The Harvard African Expedition, Book 2: November 4, 1926
Thur Nov. 4th As light barely stole over us the black logs – on the beach slowly rolled over and glided noiselessly away to the fishing grounds. Never a shout or call – never a splash. We weighed the anchor and set the oars creaking. The heavens now spread with thin filmy lacelike clouds turning saffron and brown with here and there purples which the mirrored surface of the water caught and reflected – 2 skies separated by a ragged line of black silhouetted palms. We crossed the bar – still sleeping – for the swell had gone – and once more rowed into the harbor of Monrovia – 3 days short of 4 months since we last entered with all our trip before us.
We docked at the Woermann dock and had our baggage removed. Then while Hal went up to see Capt. Beard of Elder Dempsters – we had the luggage shipped up and watched the now high riding craft slip away to the dutch store – a noble ship.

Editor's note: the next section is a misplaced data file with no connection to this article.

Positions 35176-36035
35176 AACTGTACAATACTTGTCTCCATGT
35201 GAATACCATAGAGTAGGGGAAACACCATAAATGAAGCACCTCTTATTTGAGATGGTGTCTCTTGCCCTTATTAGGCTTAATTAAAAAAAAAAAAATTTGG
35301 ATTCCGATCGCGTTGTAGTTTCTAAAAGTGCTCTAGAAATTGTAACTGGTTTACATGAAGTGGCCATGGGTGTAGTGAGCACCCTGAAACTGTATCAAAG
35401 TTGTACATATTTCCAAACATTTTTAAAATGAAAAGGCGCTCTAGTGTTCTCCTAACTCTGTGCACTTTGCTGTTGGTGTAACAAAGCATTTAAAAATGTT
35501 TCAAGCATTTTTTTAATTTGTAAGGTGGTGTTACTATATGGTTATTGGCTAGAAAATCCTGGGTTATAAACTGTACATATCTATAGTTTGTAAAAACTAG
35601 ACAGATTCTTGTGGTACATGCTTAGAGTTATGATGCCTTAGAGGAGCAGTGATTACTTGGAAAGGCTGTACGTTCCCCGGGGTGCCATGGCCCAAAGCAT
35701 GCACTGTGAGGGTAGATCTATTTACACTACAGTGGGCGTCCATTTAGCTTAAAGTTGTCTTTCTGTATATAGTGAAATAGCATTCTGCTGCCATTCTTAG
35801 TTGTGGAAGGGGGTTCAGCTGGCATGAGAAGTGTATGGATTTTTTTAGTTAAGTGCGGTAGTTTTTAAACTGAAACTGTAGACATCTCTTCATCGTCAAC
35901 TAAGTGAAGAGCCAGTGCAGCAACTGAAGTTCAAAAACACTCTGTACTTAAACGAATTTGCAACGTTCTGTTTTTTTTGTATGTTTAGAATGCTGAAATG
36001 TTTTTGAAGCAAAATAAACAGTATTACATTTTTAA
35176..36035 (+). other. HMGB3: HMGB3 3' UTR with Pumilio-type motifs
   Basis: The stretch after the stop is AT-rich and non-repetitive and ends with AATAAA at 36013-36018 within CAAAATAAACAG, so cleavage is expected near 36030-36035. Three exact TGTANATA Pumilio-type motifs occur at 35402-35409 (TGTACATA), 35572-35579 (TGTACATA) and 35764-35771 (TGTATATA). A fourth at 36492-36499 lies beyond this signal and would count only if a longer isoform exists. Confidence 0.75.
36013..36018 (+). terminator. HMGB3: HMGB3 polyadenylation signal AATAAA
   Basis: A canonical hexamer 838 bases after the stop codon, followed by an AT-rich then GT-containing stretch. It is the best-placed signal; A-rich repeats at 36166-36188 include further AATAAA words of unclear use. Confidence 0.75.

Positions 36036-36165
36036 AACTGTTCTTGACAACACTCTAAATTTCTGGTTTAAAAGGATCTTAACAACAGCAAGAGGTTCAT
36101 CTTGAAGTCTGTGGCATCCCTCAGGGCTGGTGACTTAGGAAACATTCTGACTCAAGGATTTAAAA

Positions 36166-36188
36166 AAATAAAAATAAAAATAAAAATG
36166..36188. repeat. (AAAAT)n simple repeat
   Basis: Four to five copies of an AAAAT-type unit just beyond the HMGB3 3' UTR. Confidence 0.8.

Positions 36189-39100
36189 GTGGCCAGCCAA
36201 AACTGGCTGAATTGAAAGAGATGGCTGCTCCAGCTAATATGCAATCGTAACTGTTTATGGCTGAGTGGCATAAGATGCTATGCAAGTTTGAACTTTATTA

Capt. Beard was very nice giving us tea, toast and honey and telling us all the news of Monrovia. He also advised us not to set up tents as it would insult the Pres. So we went up to the willises who welcomed us again with cheerful smiles. They look a bit more tired. We met Mr. Cheeck then the father of young Dolph Cheek, and are to see more of him as he is a member of the house hold.
But the rest of the day was spent on getting washed and clean and getting out our white clothes. We also must tell our story.
So ends the day by day story of our travels in Liberia . – The trip is over and it is now but a matter of waiting till we go.